In this age of absolutes and extreme opinions, it's hard to write diverse characters...
...which means you should write them anyway.
We live in an age where the most dramatic opinion always gets attention:
Right now, writing about other cultures and backgrounds feels like a minefield.
So, how do you do it?
These guidelines will enable you to respectfully portray “other” characters - without making them plain, boring, or predictable. In this article, I’ll give you a few guidelines to navigate through the minefield.
My gut reaction to this is "Yes, obviously!"
But the answer isn’t so obvious to everyone, so let’s dig in:
And I’m incredibly fortunate to live in one of the most diverse cities in the U.S.
Most of my friends look, sound, and come from entirely different backgrounds than me. They naturally enter my stories - because I believe in writing what you care about.
So, how do you do it?
How do you write them in a way that enriches your stories - without horribly offending other cultures?
Let’s say you want to write an Australian character - but you’ve never met an Australian.
Your Australian character should at least start with a seed of truth.
Talk to some people from Australia:
Before you talk to them: study up on the differences between their lives and your own.
Then, you'll be prepared to ask them useful questions:
The only thing all Australians have in common is that they live (or used to live) in the same country.
That’s where the generalizations should end.
You are writing an individual, not “the entire population of 'Straya jammed into a single human body.”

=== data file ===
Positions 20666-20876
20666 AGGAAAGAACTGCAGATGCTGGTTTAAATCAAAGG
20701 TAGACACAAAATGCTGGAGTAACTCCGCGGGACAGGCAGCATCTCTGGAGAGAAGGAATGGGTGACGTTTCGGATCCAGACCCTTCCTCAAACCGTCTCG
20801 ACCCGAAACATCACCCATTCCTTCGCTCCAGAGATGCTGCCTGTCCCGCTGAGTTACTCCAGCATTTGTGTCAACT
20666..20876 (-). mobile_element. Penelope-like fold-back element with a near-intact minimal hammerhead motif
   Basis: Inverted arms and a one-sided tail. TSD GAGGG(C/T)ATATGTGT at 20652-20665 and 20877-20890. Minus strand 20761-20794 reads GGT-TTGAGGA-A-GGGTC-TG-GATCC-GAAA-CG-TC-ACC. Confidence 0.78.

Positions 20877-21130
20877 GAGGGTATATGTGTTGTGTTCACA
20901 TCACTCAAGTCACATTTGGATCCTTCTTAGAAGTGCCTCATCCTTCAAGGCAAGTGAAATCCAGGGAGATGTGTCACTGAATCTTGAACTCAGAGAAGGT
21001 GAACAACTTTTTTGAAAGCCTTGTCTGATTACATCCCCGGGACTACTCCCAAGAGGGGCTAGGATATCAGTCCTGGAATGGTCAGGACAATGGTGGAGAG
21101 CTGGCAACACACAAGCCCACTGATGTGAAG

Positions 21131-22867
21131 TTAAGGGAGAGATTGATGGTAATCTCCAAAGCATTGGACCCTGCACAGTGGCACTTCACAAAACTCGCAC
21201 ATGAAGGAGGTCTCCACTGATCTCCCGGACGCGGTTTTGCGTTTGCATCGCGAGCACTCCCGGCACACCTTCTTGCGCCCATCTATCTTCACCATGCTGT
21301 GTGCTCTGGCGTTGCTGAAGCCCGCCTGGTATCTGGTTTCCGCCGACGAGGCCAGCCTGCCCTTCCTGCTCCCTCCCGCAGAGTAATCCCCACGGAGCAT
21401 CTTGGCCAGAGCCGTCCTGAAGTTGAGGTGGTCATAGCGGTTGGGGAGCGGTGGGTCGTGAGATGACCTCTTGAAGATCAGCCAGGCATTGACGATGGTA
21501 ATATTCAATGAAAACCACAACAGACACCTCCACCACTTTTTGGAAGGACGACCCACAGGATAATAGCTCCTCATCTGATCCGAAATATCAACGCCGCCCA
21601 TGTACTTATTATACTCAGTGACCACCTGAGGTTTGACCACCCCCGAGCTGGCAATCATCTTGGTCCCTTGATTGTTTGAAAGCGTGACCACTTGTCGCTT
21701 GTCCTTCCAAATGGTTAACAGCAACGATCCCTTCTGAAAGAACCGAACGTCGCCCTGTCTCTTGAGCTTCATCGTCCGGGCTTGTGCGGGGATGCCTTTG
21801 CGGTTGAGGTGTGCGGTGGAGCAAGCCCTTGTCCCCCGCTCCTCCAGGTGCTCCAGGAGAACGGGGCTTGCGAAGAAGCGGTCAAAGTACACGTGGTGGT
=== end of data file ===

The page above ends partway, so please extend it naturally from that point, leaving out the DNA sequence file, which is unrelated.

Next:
Your living, breathing, fictional Australian will have...
...that are absolutely unique to them.
Build your Australian hero out like you would any other hero:
Sometimes, stereotypes - or rather, other people’s perceptions of your characters will affect their daily lives.
For example, this poor
Australian New Zealander:
Is your character treated differently because of where they come from, or who they are?
How do they react?
The conflict generated by external perceptions (that is, how your character is percieved by the world of your story) is a great way to develop your characters.
Find the main point of tension between their demographic, and other demographics in the story.
For example, I'm writing a science fiction novel set several hundred years from now. Racial issues have disappeared, but poverty/wealth issues have reached a boiling point.
One point of tension centers on quality of life, and the lack of opportunities to improve your situation. This allows me to build a spectrum for all of my characters, and explore how their relationships grow when I throw them all into the same spaceship.
I’ve never met an Australian pioneer from the 1800's.
And I’m probably not going to find them on Facebook.
Reading about them is my only chance to get to know them. Even if you can talk to them in real life, you should take any chance possible to read about your demographic.
I’d be doing Australia a huge disservice if I only read books with titles like:
“Australia: One Great, Big, Stinking Penal Colony.”
Probably written by some snooty England aristocrat.
The fictional Englander, in this completely hypothetical situation, is going to give you the worst, most-biased opinion of Australians. I'm pretty sure this is how stereotypes are born.
You must hear the Australians' side of things.
You want to hear what they love, what struggles they face, and how they see themselves.
Beta readers will tell you if they find anything:
For example, my Australian Beta Reader might be able to tell me that it’s unreasonable to have my Australian character say “Shrimp on the barbie” 46 times in one chapter.
Or maybe not. I’ll ask my Beta Readers and find out...
How do you know can create “other” characters in a respectful, well-written way?
One very simple test:
Write a villain of another demographic.
If they are compelling and hateful because of their deeds - and not because of what makes them different - you pass.
Diversity is interesting.
Hopefully, these tools will allow you to create captivating characters who come from different walks of life.
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